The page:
The extraordinary Survey of London

The extraordinary Survey of London

An eyebrow was raised by the man I met for coffee near Piccadilly Circus the other day. I’d said I wasn’t aware of the Survey of London, an exceptionally detailed piece of ongoing research into the architecture of the capital, which began in 1894. I was as surprised as my companion. But it turns out that I am, in fact familiar with the Survey – I’ve been encountering bits of it for years through British History Online, without appreciating its importance, origins or scope.

The Survey was begun Charles Robert Ashbee, an English architect closely involved with the arts and crafts movement of his time. His aim was to record and preserve London’s streets, monuments and buildings. The first volume, covering Bromley-by-Bow, was published in 1900. Nine years passed before the next volume appeared, part one of the documentation of Chelsea, compiled by Walter Godfrey. Chelsea part two came out four years later.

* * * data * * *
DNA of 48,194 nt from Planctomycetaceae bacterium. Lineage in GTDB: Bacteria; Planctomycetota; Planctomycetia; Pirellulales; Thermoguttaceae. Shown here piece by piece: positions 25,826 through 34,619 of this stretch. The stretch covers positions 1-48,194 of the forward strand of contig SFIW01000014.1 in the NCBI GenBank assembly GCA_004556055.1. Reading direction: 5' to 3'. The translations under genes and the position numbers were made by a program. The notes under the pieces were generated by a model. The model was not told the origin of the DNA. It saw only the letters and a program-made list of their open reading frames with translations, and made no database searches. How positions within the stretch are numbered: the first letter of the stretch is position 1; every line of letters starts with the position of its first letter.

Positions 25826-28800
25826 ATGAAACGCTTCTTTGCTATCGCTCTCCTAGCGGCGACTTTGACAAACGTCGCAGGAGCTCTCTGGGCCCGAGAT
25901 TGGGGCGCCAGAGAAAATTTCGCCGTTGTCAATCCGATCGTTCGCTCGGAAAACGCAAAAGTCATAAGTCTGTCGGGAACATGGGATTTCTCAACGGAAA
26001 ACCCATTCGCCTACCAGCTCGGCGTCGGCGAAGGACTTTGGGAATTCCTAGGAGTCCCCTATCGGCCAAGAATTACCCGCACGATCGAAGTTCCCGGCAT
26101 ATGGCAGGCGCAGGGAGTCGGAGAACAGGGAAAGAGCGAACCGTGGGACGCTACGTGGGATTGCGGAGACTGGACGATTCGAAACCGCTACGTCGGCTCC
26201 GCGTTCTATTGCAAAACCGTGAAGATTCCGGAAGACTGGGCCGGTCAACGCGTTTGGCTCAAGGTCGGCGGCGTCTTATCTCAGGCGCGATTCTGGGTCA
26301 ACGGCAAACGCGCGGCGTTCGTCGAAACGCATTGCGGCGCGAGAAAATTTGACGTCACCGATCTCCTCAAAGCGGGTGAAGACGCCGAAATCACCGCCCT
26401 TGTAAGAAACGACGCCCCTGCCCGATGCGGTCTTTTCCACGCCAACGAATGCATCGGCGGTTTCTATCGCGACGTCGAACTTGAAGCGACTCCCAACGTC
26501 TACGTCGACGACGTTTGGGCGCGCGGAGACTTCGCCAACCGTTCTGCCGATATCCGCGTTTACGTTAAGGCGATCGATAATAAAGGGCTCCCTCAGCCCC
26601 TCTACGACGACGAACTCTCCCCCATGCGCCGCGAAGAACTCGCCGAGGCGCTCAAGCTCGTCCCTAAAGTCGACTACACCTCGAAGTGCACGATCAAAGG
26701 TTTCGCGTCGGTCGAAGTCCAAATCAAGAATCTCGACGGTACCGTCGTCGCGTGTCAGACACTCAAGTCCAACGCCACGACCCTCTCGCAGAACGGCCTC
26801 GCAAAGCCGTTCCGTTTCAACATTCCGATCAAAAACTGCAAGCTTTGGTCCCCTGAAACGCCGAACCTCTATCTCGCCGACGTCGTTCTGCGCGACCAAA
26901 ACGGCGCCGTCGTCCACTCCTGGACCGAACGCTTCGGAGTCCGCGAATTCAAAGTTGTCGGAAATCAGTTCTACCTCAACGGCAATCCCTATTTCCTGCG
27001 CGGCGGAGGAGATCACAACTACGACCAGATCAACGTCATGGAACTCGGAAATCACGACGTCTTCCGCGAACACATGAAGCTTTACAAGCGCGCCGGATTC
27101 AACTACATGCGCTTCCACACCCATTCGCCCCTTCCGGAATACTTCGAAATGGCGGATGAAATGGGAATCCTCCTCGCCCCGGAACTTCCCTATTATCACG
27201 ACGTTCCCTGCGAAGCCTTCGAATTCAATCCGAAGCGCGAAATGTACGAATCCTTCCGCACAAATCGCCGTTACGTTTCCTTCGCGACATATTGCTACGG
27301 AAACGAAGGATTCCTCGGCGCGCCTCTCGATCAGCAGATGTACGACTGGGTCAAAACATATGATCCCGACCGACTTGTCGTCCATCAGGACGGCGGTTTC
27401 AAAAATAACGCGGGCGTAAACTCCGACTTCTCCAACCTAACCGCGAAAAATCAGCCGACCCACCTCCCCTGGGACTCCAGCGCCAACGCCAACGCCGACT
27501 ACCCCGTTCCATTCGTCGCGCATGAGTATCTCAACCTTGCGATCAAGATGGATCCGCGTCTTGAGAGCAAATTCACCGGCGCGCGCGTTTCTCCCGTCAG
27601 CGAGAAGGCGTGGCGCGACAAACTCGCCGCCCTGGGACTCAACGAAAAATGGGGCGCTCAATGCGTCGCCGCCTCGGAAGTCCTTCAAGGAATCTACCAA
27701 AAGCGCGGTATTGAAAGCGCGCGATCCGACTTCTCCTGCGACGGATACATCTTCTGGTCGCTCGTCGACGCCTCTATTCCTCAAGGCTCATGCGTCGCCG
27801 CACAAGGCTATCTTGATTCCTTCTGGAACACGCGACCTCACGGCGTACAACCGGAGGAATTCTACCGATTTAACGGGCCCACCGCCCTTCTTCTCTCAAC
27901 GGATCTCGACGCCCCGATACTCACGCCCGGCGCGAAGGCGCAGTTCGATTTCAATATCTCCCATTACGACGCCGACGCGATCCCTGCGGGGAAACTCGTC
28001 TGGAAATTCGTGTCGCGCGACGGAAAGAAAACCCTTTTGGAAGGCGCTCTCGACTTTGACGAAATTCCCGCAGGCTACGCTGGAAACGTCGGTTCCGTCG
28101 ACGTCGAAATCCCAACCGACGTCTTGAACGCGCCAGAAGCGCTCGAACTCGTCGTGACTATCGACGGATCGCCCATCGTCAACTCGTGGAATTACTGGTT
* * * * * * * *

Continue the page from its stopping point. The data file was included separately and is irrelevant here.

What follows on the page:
In between, came part one of St Giles-in-the-Fields, focussing on Lincoln’s Inn Fields). This was edited by W.Edward Riley and Sir Laurence Gomme, who produced part two in 1914. The following year, a volume on Hammersmith appeared, then Chelsea part three in 1921. Since then, rather amazingly, volumes of the Survey have continued to be produced, their subjects ranging from Brooke House in Hackney (1960), the site of which I can see from where I live, to Knightsbridge (2000), which I can’t. There was a Chelsea part four, by the way, in 1927, which focussed on the Royal Hospital.

This remarkable enterprise, which will take many more decades to complete, continues under the auspices the Bartlett School of Architecture at University College London. Its volumes are currently published as books by Yale University Press. And on 6 February, The London Society, a friend of this website, will present a talk about the Survey of London by Bartlett’s Peter Guillery, who has been one of its writers and researchers since in 1980s.

He will, as it were, survey the Survey from its beginnings to its two most recent volumes, numbers 51 and 52 both covering Marylebone, which were published in October. Studies of Oxford Street – very timely, in view of the Mayor’s pedestrianisation plans – and Whitechapel will follow. Read more about the Survey of London event and buy tickets for it here.

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